The U.S. Department of Agriculture released its latest report on food stamp program participation through September today. I received the email alerting me to the release at 5:17 p.m., so it seems reasonable to believe that USDA and the Barack Obama administration wanted the new data to get as little attention as possible (as will be seen later, it's currently getting none). If so, they have two probable reasons for wishing to minimize its impact.
The first and more obvious of the two is that the food stamp rolls increased by over 607,000 in September to 47.71 million, yet another all-time record. That's awful enough, but here's the real kicker: the participation figure for July, the last month of data available before Election Day, was revised up by over 150,000, changing that month's reported increase from 11,600 to just under 166,000. As will be seen after the jump, no other month's data was revised except August, where the changes were infinitesimal.
The graphic on the left is a portion of the monthly report through July retrieved from Google cache. The graphic on the right is through today's release. My inserted red boxes are around the changed data:
The clumsy data-massagers at USDA missed over 154,319 participants in July but somehow managed to account for every household. This doesn't even pass the stench test.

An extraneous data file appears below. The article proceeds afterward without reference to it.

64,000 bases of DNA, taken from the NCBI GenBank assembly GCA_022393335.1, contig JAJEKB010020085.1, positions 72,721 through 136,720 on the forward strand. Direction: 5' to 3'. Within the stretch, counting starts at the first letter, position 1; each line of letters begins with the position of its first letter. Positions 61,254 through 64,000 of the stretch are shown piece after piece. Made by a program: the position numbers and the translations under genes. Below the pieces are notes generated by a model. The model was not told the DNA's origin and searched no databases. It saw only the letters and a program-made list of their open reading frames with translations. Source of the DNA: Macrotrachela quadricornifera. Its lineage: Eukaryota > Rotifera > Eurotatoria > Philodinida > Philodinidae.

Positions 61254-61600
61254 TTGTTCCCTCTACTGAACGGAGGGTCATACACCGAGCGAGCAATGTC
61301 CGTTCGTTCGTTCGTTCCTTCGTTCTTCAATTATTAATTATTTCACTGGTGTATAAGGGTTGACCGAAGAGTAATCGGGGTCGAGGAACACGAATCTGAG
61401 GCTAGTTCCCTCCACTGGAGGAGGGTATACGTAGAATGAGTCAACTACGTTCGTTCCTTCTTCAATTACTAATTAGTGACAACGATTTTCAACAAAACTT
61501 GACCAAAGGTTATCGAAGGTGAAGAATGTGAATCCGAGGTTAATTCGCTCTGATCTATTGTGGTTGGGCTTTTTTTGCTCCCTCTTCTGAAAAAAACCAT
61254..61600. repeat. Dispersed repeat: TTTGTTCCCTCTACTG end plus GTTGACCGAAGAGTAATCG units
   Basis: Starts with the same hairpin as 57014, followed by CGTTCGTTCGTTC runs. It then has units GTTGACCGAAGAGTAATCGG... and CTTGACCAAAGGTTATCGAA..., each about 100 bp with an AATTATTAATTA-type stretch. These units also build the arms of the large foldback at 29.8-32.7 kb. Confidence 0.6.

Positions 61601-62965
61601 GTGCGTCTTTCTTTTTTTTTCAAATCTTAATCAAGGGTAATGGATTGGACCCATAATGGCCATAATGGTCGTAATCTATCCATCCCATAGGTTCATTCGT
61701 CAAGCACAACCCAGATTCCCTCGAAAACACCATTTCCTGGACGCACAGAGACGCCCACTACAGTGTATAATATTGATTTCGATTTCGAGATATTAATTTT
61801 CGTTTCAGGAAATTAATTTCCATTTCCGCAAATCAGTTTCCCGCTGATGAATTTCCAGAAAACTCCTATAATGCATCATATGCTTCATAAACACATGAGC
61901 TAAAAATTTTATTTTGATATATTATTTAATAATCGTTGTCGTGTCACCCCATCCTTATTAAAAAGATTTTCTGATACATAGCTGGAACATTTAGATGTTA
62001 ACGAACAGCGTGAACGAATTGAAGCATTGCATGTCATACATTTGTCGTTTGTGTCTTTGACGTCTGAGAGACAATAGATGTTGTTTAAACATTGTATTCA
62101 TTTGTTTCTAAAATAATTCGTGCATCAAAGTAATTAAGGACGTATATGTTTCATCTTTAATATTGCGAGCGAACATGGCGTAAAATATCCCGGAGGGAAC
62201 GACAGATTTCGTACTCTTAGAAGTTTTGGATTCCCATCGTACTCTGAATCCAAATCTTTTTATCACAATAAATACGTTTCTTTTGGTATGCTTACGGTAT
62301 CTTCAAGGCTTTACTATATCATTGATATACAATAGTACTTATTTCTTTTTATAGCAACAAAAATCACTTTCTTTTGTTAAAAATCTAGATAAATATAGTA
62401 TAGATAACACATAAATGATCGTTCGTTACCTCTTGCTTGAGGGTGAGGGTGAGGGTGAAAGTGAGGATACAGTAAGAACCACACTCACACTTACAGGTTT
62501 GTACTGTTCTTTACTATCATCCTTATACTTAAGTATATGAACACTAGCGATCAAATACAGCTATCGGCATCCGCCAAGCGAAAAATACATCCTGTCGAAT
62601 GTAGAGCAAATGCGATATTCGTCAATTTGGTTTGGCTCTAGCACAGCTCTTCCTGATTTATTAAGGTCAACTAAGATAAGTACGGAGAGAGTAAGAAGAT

The original 11,616 was so modest that it would have been foolish for GOP challenger Mitt Romney's campaign to jump on it as some kind of evidence of further decay (though that small increase combined with a much larger increase of almost 100,000 in the number of households should have raised someone's eyebrows). Now that Obama is safely elected, it looks like it's data cleanup time at USDA.
As to the sharp September increase, the good news is that it's less than the increase seen in September 2009 (677,000). The bad news is that it's greater than the jumps in September 2010 (521,000) and September 2011 (474,000). The official raw (not seasonally adjusted) unemployment rates during the most recent four Septembers (2009-2012) were 9.5%, 9.2%, 8.8%, and 7.6%, respectively. Yet the food stamp rolls grew during that three-year period by almost 10.8 million. This data should convince any skeptic that for all too many Americans, food stamp participation is not an urgent matter of preventing malnutrition and starvation. Instead, it is a conscious, lifestyle-improving choice made under lax eligibility standards in all too many states at taxpayers' expense.
I found no evidence that September's large participation increase or the revision to July's numbers was news anywhere in a Google News search on "food stamps" (not in quotes, past 24 hours, sorted by date). A search at the Associated Press's national site on "food stamps" (again not in quotes) returned nothing relevant.
News stories found at Google News mostly show the press gullibly swallowing Democratic Mayor Cory Booker's publicity-driven, fundamentally dishonest participation in the "Food Stamp Challenge." Booker is trying to prove how difficult it is to buy food on $30 a week. The problem is that the program's maximum weekly allotment for a single person is really $46. No one is letting the truth get in the way of a leftist darling-promoting story.
Cross-posted at BizzyBlog.com.